Travelers will pay more this year, whether driving or flying, says AAA Oregon Public Affairs Director Marie Dodds.




"Even though gas prices have inched down the past few weeks, prices at the pumps are still at unprecedented levels for this time of year. And airfares are averaging 16 percent more than last Christmas, meaning bargains are tough to find for those flying to their destinations," she said.




AAA estimates 65.2 million Americans will travel 50 miles or more from home during the Christmas-New Year's holiday period, only a 0.7 percent increase from last year's 64.7 million travelers.




Mary Pat Parker, Ashland Chamber of Commerce's director of public relations and marketing, said those figures sound about right.




"Despite the higher costs, I think people are still going to get in their cars and drive the 50 or so miles to spend the holidays with their families," she said. "I think this year people aren't spending money on extravagant presents, opting instead to just spend time with their families."




Approximately 53 million travelers expect to go by motor vehicle, a 0.9 percent increase from the 52.5 million who drove in 2006. AAA expects 8.9 million Americans to travel by airplane, a slight decrease of 0.3 percent from last Christmas holiday. A projected 3.3 million travelers will go by train, bus or other mode of transportation.




The national average for regular unleaded gasoline is about 70 cents more than last year, while Oregon's average is about 38 cents more. But gasoline isn't the only thing that's more expensive this year. According to AAA's Leisure Travel Index, the average price for an airline ticket is up 16 percent for travel during the week of Christmas and 9 percent during the week of New Year's, after no change in price from 2005 to 2006.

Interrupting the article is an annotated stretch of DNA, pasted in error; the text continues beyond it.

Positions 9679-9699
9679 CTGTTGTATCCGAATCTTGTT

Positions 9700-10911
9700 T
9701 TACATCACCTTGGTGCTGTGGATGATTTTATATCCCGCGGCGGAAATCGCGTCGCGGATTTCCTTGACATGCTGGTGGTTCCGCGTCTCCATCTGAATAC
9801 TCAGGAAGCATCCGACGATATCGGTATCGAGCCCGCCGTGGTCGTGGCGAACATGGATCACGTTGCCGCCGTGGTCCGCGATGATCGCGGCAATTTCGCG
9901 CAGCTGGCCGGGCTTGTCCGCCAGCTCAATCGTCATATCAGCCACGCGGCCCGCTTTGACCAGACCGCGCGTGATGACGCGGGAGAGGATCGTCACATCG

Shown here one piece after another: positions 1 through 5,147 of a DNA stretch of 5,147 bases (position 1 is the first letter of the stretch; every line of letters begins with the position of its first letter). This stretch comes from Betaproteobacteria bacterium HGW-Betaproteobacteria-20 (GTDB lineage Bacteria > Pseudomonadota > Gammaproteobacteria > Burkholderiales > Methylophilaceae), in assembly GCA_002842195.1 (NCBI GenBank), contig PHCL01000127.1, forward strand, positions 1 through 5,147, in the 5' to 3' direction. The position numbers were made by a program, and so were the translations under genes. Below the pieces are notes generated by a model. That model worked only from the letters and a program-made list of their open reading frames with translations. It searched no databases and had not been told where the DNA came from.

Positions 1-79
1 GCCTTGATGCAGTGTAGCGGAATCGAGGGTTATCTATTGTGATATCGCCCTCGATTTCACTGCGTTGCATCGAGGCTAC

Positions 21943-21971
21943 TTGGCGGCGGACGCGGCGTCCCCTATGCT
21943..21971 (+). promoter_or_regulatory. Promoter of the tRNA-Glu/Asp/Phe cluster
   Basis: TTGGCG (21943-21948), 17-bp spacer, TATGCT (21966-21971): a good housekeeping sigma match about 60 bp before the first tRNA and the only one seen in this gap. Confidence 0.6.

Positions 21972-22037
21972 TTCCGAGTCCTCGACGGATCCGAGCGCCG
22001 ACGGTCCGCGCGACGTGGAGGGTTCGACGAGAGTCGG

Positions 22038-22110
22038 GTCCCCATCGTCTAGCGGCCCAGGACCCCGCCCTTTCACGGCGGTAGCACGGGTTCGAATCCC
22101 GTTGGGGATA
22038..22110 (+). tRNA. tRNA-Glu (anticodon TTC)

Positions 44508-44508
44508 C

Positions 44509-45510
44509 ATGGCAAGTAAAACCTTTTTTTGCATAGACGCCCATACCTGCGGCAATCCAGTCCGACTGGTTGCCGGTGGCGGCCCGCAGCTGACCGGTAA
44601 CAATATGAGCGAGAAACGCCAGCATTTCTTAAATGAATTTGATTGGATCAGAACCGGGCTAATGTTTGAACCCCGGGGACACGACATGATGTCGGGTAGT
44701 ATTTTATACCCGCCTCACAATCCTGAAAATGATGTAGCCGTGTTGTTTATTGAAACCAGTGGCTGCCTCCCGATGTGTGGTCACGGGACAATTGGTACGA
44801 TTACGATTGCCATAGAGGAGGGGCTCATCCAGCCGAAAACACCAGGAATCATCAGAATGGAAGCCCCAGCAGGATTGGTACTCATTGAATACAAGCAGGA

The only area of relief for travelers comes by way of lower car rental rates. Those renting a car during the week of Christmas will find prices four percent less than last year and 13 percent less if renting a car during the week of New Year's.




Rich Parker, rental manager of Butler super-saver rentals in Ashland, said their prices are the same as last year.




"During this season, quite a few people do rent vehicles from us," he said. "We will have 35 or 40 cars out around Christmas and New Year's."




Rich said people have a tendency to react to the weather. "When it gets bad, people don't want to have to put on chains when they're traveling; so they rent a four-wheel or all-wheel vehicle from us. It also might be an issue of needing more room for presents or extra passengers."




Jonathan Warren, owner of both Best Western hotels in Ashland, said December is generally quiet until Christmas.




"And then it gets crazy, especially when the highway closes. I think we sold 40 rooms in less than an hour right before the storm last Christmas," said Warren.




Warren said that even though December is a quiet time for the hotel industry, he's seeing an even bigger decline than in past years.




"That could be due to the higher cost of gasoline," he said.




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